- The Legend of Sigurd and Gudrún
Thanks to the remarkable editorial efforts of Christopher Tolkien, the arrival of J.R.R. Tolkien’s posthumous publications has continued unabated for the three and a half decades since his death, leaving us now roughly as many books as years since he left this Middle-Earth. Though most of these posthumous publications were aimed at narrow audiences, three recent issues have been mass-marketed: Roverandum (1998), The Children of Húrin (2007), and now The Legend of Sigurd and Gudrún (2009). For the first two the matter justified the choice, for they are nothing like the twelve-volume History of Middle-Earth, which is a confounding patchwork of fragments and editorial apparatus. Like the earlier Silmarillion (1974), which became a surprise best-seller, these books offer coherent stories with minimal editorial intrusion. Children of Húrin in particular is a remarkable editorial feat, for in it Tolkien fils brings fragments of a half dozen drafts written in almost as many modes and composed across several [End Page 149] decades into a single book-length tale that is not only stylistically coherent, but also dramatically compelling and even at times haunting.
Very different from these streamlined productions is the newest release, The Legend of Sigurd and Gudrún. While the book’s core comprises two poems of 176 pages, these polished texts are sandwiched among 200 pages of editorial apparatus and appended materials. Thus, Sigurd and Gudrún marks the first attempt by the Tolkien franchise to market an essentially scholarly publication to the public at large. It also marks the first serious attempt to produce a best-seller from material grounded not in Tolkien’s invented legendarium, but rather in the real legends that were his life’s study.
The poems, translated as The Lay of the Völsungs and The Lay of Gudrún, track the rise and fall of the Völsung and Niflung peoples. Unlike Richard Wagner who brought the stories their modern fame, Tolkien eschews the ‘aristocratic’ threads of the German Nibelungenlied, preferring the rougher threads of the Icelandic Eddas and Völsung Saga. Into this Old Norse web, he weaves the occasional line or passage from relevant Old English texts, reworking all into the tightly-compressed, ‘strophic’ or fornyrsðlag stanzas of the Poetic Edda. Those recalling that Tolkien lectured when W. H. Auden attended Oxford will not be surprised by the similarities between their respective versifications of ‘Ediac’ material, yet Tolkien is more strict, and though his stanzas occasionally want Auden’s euphony and ease, they tend toward greater metrical balance and force. Here for example is Tolkien’s rendition of a scene from the Völsunga Saga in which the disguised Ódin drives the sword, Gram, into the Barnstock tree, from which it is drawn easily by the foredoomed Sigmund, to the great envy of the watching Siggeir:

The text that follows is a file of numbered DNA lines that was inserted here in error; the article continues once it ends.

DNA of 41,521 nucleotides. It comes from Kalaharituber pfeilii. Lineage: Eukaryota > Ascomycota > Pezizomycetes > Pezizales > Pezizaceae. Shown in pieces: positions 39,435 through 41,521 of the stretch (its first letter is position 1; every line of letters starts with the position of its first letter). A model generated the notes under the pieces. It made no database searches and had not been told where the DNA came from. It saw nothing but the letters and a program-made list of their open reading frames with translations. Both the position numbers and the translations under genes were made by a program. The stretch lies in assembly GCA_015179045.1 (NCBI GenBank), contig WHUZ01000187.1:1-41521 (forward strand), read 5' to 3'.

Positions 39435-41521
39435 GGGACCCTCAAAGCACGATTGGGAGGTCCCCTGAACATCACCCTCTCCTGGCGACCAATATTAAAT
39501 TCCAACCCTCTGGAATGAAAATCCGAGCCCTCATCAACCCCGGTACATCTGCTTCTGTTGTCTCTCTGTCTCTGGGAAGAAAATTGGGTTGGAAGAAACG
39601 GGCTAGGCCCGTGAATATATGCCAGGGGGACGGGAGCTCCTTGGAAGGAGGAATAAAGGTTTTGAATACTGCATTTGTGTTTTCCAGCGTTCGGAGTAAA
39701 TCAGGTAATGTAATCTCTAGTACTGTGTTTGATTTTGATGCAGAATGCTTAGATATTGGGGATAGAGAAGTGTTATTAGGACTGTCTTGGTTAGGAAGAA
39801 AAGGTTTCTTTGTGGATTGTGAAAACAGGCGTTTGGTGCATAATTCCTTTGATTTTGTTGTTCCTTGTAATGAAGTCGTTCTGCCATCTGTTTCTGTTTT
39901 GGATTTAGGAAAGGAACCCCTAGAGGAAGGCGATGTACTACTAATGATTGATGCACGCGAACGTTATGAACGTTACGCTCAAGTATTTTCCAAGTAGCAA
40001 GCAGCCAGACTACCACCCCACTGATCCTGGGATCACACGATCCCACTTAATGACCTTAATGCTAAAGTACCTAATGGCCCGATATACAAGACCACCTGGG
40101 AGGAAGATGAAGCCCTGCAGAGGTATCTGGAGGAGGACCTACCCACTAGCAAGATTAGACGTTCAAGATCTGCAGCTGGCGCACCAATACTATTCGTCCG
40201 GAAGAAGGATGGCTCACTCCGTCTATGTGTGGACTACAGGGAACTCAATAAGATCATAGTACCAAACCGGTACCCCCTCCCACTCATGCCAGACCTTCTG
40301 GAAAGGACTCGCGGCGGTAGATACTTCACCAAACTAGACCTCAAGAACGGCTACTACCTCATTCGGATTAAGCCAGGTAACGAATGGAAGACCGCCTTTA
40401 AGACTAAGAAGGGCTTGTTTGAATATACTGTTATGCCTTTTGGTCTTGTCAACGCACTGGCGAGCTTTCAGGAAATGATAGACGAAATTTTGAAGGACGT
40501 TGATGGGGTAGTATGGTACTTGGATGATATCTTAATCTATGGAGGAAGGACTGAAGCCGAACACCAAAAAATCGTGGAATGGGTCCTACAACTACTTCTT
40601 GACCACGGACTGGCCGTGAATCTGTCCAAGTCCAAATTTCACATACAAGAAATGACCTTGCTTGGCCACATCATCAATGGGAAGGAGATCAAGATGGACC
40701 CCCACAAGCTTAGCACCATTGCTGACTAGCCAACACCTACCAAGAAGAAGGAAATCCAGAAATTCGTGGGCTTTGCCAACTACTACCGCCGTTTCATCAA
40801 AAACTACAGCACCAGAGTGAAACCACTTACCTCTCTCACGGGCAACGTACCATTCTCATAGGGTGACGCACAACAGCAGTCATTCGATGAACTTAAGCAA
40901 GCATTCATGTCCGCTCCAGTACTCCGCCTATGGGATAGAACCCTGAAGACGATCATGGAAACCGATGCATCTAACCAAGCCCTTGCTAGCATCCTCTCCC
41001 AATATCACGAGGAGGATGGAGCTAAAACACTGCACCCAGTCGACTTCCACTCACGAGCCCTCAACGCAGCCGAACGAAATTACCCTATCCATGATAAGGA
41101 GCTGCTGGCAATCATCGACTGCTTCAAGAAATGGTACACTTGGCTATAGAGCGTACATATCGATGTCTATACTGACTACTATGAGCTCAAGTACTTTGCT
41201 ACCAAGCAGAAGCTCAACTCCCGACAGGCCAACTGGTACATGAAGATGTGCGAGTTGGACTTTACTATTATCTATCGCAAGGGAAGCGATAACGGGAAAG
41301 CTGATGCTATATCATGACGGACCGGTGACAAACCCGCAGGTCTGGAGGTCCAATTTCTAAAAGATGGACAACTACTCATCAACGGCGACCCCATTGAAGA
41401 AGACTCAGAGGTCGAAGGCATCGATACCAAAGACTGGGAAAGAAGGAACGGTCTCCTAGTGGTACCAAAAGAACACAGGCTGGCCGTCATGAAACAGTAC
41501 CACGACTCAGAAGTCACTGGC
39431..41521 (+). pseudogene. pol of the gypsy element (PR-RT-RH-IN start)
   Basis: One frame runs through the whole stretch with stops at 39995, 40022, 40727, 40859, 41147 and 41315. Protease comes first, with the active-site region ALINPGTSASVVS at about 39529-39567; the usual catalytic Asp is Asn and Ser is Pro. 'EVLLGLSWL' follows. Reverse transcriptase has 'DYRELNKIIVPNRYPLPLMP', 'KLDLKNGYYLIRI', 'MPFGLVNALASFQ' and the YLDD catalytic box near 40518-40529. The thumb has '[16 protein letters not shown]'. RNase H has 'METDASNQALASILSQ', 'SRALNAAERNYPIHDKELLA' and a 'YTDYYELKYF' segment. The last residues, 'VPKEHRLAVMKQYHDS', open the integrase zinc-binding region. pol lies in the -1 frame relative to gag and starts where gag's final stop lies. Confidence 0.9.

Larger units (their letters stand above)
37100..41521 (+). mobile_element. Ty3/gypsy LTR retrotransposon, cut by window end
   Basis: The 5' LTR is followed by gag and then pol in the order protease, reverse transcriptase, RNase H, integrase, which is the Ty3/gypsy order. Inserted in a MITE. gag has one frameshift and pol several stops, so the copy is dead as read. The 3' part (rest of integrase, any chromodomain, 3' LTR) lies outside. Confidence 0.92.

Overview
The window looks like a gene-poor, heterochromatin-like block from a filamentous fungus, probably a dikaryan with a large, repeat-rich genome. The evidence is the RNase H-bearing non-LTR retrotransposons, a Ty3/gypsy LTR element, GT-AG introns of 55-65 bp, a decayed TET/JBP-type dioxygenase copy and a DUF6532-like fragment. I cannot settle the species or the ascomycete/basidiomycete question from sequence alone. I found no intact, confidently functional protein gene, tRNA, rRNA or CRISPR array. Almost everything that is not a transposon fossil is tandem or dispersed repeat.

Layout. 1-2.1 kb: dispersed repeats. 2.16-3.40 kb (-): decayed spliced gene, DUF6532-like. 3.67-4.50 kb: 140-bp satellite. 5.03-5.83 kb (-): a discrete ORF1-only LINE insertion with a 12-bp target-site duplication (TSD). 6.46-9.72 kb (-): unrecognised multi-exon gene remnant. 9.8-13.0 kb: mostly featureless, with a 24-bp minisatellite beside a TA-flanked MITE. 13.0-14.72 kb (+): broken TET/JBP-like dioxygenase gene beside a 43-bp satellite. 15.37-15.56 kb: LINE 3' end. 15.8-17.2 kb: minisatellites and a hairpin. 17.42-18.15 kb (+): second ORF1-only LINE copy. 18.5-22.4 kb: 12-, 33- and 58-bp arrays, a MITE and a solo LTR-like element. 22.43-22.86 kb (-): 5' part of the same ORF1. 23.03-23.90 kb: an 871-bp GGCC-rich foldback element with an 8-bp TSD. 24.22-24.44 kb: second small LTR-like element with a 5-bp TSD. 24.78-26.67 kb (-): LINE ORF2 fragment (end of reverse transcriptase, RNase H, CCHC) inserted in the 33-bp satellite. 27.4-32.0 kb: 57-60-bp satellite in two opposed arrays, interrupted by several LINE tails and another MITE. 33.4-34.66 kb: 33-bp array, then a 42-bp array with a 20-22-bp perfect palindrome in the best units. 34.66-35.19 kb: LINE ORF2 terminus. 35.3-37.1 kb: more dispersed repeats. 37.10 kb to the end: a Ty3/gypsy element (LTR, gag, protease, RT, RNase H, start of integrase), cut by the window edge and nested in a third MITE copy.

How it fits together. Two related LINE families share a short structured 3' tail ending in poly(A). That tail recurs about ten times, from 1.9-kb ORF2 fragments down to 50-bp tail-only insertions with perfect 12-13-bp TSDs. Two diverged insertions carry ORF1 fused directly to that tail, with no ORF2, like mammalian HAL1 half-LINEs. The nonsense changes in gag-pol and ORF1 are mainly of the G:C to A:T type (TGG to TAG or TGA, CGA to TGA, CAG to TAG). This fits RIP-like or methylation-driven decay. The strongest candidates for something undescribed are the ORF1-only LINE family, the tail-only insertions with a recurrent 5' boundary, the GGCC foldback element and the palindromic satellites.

A sword he sweeps from the swathing cloak, into standing stem stabs it swiftly: ‘Who dares to draw, doom unfearing, the gift of Grímnir gleaming deadly?’
[. . . . . . . . . . . . . . . . .]
Sigmund latest seized it lightly, the blade from bole brandished flaming. Siggeir yearning on that sword gazing red gold offered, ransom kingly.(Völsungs § II.13, 15) [End Page 150]
In passages of extended dialogue, the ascetic form can feel wooden, though such exchanges often turn out to be more translation than invention. Elsewhere the narrative compression is so extreme that only a mythographer can follow along without leaning heavily on the notes (see especially Völsungs § II.28–32, in which Sigmund escapes from Siggeir).
Of most interest to medieval scholars may be the passages most closely approaching translation from primary medieval texts. Of most interest to Tolkien scholars may be the invented material that draws a parallel between the Norse Miðgarðr and his own Middle-earth. More than simply bringing metrical, narrative and lexical continuity to the various narratives, Tolkien has introduced a novel element to the story. Weaving a prophesy...